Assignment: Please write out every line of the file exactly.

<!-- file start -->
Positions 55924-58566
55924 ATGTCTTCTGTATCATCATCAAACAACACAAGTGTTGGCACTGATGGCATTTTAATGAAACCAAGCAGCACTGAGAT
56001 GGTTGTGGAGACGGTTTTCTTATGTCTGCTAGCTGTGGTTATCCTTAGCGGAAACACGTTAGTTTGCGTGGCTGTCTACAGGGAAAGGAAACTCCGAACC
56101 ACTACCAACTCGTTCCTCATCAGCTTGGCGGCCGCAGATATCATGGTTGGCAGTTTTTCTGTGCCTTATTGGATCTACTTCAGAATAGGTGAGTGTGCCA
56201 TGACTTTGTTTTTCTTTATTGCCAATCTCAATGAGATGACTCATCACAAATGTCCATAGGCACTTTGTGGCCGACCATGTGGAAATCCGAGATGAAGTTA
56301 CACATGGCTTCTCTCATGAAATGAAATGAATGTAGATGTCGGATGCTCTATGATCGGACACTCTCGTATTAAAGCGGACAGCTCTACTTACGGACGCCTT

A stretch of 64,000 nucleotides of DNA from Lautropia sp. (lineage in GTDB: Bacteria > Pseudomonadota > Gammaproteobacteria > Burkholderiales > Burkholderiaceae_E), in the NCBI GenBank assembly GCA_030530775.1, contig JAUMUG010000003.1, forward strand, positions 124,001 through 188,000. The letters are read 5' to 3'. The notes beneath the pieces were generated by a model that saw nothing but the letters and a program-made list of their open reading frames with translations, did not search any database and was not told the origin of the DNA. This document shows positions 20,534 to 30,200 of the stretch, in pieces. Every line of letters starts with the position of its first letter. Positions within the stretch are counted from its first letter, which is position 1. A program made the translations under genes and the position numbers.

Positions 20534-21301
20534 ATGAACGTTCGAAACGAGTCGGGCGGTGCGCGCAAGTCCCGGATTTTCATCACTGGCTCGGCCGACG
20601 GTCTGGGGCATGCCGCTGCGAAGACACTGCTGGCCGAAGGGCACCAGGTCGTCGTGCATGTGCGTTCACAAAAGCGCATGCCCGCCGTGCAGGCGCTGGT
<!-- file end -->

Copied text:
Positions 55924-58566
55924 ATGTCTTCTGTATCATCATCAAACAACACAAGTGTTGGCACTGATGGCATTTTAATGAAACCAAGCAGCACTGAGAT
56001 GGTTGTGGAGACGGTTTTCTTATGTCTGCTAGCTGTGGTTATCCTTAGCGGAAACACGTTAGTTTGCGTGGCTGTCTACAGGGAAAGGAAACTCCGAACC
56101 ACTACCAACTCGTTCCTCATCAGCTTGGCGGCCGCAGATATCATGGTTGGCAGTTTTTCTGTGCCTTATTGGATCTACTTCAGAATAGGTGAGTGTGCCA
56201 TGACTTTGTTTTTCTTTATTGCCAATCTCAATGAGATGACTCATCACAAATGTCCATAGGCACTTTGTGGCCGACCATGTGGAAATCCGAGATGAAGTTA
56301 CACATGGCTTCTCTCATGAAATGAAATGAATGTAGATGTCGGATGCTCTATGATCGGACACTCTCGTATTAAAGCGGACAGCTCTACTTACGGACGCCTT

A stretch of 64,000 nucleotides of DNA from Lautropia sp. (lineage in GTDB: Bacteria > Pseudomonadota > Gammaproteobacteria > Burkholderiales > Burkholderiaceae_E), in the NCBI GenBank assembly GCA_030530775.1, contig JAUMUG010000003.1, forward strand, positions 124,001 through 188,000. The letters are read 5' to 3'. The notes beneath the pieces were generated by a model that saw nothing but the letters and a program-made list of their open reading frames with translations, did not search any database and was not told the origin of the DNA. This document shows positions 20,534 to 30,200 of the stretch, in pieces. Every line of letters starts with the position of its first letter. Positions within the stretch are counted from its first letter, which is position 1. A program made the translations under genes and the position numbers.

Positions 20534-21301
20534 ATGAACGTTCGAAACGAGTCGGGCGGTGCGCGCAAGTCCCGGATTTTCATCACTGGCTCGGCCGACG
20601 GTCTGGGGCATGCCGCTGCGAAGACACTGCTGGCCGAAGGGCACCAGGTCGTCGTGCATGTGCGTTCACAAAAGCGCATGCCCGCCGTGCAGGCGCTGGT